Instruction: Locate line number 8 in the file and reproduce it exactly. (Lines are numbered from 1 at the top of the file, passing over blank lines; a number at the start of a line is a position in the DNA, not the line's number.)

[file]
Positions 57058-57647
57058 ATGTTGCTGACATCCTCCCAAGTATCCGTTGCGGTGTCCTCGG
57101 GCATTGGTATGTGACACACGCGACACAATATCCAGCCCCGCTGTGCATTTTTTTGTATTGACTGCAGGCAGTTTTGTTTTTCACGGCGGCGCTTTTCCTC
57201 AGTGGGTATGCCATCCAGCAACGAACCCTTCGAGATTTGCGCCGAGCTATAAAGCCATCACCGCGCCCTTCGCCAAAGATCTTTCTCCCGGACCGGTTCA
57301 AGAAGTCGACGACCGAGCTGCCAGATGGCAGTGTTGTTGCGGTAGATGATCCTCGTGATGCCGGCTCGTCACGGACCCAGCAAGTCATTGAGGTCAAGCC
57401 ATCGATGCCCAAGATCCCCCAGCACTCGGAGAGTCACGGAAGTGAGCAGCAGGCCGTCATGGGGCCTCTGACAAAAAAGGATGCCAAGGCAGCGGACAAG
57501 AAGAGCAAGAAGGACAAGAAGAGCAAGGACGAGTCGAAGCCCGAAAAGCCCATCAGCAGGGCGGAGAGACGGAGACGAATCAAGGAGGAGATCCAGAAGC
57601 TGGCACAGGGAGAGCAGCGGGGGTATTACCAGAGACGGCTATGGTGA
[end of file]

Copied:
57601 TGGCACAGGGAGAGCAGCGGGGGTATTACCAGAGACGGCTATGGTGA